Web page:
Personhood Measure Will Be on Colorado's Next Ballot
Anti-abortion activists have collected enough signatures to include a "personhood" measure on Colorado's next state ballot in November 2014, even though Colorado voters have twice rejected personhood initiatives.
This latest initiative will appear on the ballot as Amendment 67. It is worded misleadingly, not mentioning the word abortion. The measure would amend the definition of "person" and "child" in the Colorado Criminal Code and Wrongful Death act to include "unborn human beings." Supporters claim that the measure will help pregnant women get justice if crimes committed against them cause them to miscarry. However, Colorado already has a law, the Crimes Against Pregnant Women Act, that addresses that very issue.
Women's rights activists worry the language in Amendment 67 could lead to investigations of any woman who has an abortion or miscarries. "The 2014 ballot initiative, again, has slightly different language than years past in an effort to deceive the voters," said Cathy Alderman of Planned Parenthood Votes Colorado. "But it has the same dangerous outcomes which would lead to more government intrusion in our personal lives, including: getting into our medical records to investigate miscarriages, dictating the kinds of birth control we use, and interfering with medical decisions made by women with their doctors in treating fertility problems."
Media Resources: ThinkProgress 10/15/13; Fox31 Denver 10/14/13; Colorado Secretary of State News Release 10/14/13; Huffington Post 5/3/13; Planned Parenthood Votes Colorado
8/28/2015 Alaska Court Protects Abortion Access for Low-Income Women - The Alaska Superior Court struck down a state law yesterday that would have severely limited abortion access for low-income women in Alaska.
The state's Superior Court also struck down a Department of Health and Social Services regulation that placed narrow specifications on Medicaid coverage for abortions, requiring that Medicaid-funded abortions be determined by a physician to be "medically necessary." Last year, the Center for Reproductive Rights, the American Civil Liberties Union, and Planned Parenthood sued on behalf of the Planned Parenthood of the Great Northwest, claiming that the narrow definition of "medically necessary" arbitrarily established conditions designed to restrict the ability of low-income women to access abortion services.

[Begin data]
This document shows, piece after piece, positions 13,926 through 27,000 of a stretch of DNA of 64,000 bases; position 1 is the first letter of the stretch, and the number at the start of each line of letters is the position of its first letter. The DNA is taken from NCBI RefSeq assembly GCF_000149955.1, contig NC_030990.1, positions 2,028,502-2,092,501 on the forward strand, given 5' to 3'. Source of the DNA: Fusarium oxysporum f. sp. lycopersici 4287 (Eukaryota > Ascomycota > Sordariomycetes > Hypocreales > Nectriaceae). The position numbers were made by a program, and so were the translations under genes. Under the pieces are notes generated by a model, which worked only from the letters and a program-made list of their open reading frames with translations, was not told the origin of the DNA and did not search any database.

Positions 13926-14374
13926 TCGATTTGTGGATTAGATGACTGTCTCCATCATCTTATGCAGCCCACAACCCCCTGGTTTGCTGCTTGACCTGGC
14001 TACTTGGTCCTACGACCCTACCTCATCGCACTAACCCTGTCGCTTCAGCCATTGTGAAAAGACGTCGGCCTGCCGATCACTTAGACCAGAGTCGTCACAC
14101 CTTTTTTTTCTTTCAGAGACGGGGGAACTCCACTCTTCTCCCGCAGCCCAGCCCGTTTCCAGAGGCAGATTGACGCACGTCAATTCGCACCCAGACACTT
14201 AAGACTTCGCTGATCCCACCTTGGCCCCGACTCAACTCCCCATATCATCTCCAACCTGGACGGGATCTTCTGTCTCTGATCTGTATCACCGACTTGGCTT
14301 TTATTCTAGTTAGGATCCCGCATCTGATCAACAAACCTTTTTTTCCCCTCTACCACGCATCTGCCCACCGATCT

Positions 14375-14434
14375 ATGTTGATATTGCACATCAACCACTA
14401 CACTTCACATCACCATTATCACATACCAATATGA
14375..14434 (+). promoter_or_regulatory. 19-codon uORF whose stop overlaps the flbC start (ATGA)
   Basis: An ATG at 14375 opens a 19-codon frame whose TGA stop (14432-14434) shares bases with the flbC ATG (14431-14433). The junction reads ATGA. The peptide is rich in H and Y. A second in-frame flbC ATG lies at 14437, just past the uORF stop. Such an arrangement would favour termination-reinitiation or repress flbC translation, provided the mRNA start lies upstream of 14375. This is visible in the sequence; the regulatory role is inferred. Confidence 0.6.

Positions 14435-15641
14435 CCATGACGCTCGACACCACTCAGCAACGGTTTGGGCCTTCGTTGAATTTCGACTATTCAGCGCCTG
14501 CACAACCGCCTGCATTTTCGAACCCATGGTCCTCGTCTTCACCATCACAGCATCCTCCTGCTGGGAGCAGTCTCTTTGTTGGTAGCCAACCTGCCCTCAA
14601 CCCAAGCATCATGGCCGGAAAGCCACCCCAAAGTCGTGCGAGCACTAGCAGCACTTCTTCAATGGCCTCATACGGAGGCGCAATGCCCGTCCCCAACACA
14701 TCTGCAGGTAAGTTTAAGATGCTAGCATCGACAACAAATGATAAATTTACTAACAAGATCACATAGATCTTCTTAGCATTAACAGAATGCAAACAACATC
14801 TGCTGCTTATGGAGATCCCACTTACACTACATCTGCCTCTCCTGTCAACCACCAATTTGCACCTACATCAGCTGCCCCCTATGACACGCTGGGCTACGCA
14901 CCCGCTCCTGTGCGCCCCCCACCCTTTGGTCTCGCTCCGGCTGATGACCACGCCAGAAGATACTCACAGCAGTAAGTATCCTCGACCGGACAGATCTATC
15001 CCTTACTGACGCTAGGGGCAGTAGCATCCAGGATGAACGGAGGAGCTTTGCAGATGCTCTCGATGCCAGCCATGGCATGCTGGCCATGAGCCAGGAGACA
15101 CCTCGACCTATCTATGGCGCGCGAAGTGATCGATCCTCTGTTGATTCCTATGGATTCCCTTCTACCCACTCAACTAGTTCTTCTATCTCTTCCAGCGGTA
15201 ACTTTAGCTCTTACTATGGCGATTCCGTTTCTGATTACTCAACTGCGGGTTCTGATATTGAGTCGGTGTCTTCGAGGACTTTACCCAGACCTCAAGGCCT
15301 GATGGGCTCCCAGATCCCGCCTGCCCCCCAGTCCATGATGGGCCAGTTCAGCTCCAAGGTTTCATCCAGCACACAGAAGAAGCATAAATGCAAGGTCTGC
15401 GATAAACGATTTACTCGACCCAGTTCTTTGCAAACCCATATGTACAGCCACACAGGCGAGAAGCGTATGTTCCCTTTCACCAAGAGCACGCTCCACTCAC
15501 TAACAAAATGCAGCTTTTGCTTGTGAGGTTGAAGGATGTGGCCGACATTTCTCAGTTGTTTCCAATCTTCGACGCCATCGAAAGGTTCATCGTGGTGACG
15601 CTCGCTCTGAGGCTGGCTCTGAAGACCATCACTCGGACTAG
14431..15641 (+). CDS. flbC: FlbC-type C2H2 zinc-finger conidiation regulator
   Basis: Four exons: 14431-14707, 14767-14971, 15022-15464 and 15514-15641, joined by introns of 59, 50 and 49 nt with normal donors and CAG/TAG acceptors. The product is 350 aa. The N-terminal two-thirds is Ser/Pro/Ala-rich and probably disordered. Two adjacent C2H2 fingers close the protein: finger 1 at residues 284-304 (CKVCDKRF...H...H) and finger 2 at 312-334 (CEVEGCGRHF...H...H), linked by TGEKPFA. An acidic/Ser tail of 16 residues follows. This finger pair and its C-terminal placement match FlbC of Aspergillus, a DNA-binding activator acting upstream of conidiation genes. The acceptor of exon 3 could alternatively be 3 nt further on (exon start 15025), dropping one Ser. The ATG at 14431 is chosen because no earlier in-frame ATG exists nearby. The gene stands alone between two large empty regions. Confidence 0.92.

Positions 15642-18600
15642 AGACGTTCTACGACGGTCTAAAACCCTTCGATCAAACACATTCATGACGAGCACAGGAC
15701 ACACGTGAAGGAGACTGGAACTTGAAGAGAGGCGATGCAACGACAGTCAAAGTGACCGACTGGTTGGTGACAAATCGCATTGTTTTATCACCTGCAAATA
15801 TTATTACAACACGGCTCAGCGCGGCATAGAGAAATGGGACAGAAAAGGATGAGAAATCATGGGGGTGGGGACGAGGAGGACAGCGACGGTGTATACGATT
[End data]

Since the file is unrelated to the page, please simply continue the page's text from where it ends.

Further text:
The law was temporarily blocked last July by an Alaskan state court judge.
Superior Court Judge John Suddock ordered yesterday that the state be blocked from implementing this regulation, ruling that it placed an undue burden on low-income women seeking abortion services in Alaska.
"By providing health care to all poor Alaskans except women who need abortions, the challenged regulation violates the state constitutional guarantee of 'equal rights, opportunities, and protection under the law'," the ruling read.
"We applaud the superior court for striing down these cruel restrictions on women's health and rights that violate the Alaska Constitution," said Chris Charbonneau, CEO of Planned Parenthood of the Great Northwest and the Hawaiian Islands. . . .
8/26/2015 Saudi Women Prepare to Vote for the First Time - The fight for gender equality is making slow but notable progress in Saudi Arabia, where women will be allowed to vote for the first time in upcoming December elections.
This shift in Saudi law came in 2011, when a royal decree announced that women would be allowed to vote and run in local elections beginning in December of 2015. . . .